Lewis says that the definition they came up with for Microservices was like "a meta-paper for a scientific research."
"It was gathering a whole lot of good things that people were doing at the time. You know, it's almost a bit like XP. It's like you take all the practices and you turn it all up to a level in extreme programming. I think microservices is the same."
Lewis then cites Fowler, calling the evolution of the concept an example of semantic diffusion, where the definition of a term starts to stray away from what it had originally meant.
But even so, Lewis explains that there are principles around the design of microservices that remain the same.
"The spirit of microservices architecture is to take good architectural practice and then essentially take it to the extreme with a set of constraints, these principles guiding you."
Organizations have varying reasons as to why they might want to migrate from their monolith systems, such as an expensive license, an unmanageable codebase or that the system is simply ancient.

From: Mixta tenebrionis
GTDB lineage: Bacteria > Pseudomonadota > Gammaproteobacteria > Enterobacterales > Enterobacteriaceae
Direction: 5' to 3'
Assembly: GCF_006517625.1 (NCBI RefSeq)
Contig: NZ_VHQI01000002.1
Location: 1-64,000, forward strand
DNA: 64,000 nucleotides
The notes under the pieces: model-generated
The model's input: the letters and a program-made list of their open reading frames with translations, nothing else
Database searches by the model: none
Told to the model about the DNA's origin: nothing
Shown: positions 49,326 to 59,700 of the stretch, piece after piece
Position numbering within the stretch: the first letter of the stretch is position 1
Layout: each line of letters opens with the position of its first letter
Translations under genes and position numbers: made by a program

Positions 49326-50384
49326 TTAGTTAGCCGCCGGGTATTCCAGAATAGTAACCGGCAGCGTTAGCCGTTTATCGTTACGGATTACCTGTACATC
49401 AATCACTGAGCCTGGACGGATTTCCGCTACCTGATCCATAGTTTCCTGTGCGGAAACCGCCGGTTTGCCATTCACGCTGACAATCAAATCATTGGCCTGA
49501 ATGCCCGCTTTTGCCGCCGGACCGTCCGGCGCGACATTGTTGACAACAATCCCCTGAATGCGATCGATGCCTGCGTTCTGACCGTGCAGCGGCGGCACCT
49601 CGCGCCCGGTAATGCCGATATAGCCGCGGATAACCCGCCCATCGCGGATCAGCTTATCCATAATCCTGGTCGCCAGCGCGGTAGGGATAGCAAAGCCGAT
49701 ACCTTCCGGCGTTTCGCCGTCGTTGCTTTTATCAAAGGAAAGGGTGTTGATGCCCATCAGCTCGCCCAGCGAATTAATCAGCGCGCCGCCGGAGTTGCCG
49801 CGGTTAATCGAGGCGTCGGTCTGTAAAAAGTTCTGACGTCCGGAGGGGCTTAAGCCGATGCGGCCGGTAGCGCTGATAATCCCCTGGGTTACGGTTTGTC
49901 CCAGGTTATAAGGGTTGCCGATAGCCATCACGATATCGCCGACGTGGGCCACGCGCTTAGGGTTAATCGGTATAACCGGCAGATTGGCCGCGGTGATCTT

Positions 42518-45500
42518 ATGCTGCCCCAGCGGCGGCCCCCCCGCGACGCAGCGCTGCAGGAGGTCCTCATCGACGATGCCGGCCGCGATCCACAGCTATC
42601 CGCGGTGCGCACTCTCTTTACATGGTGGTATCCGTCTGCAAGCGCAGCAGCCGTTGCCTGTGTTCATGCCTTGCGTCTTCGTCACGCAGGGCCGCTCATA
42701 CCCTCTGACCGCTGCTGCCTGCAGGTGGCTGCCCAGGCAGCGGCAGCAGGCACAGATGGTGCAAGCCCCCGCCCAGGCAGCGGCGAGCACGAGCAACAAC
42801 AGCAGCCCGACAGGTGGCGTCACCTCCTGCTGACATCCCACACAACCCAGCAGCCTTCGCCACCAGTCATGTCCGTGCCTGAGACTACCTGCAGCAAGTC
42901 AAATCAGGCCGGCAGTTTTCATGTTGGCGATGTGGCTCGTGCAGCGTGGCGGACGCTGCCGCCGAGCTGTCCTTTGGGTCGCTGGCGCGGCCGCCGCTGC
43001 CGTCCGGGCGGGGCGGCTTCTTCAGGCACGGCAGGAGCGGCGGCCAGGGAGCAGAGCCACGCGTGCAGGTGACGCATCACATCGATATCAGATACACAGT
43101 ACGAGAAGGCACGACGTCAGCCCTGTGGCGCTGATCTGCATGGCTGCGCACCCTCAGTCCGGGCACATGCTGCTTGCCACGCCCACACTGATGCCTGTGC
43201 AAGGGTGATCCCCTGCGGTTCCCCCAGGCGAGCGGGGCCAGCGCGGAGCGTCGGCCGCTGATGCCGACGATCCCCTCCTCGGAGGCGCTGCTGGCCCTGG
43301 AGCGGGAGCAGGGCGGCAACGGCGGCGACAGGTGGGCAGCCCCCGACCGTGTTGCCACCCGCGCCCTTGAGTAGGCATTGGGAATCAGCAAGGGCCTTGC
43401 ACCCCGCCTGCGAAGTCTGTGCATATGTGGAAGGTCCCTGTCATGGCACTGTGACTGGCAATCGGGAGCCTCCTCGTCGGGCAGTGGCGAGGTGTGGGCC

Whatever the reasons may be, Lewis advises that the migration process be done with caution.
"There are valid reasons and valid business reasons to do these things, but you shouldn't undertake this lightly."
One way Lewis suggests to go about it is by applying certain technical patterns that would work for the underlying monolith system and identifying which parts of the monolith could be moved off.
This technique of doing away with mainframes, according to Lewis, is the "holy grail" among big banking institutions.
"My friends at BBVA who are awesome engineers, they've managed to migrate part of their global payment processing away from them from their mainframe, which is their core banking platform. This is the holy grail of many of the big banks at the moment, and they're on their journey and they've managed it."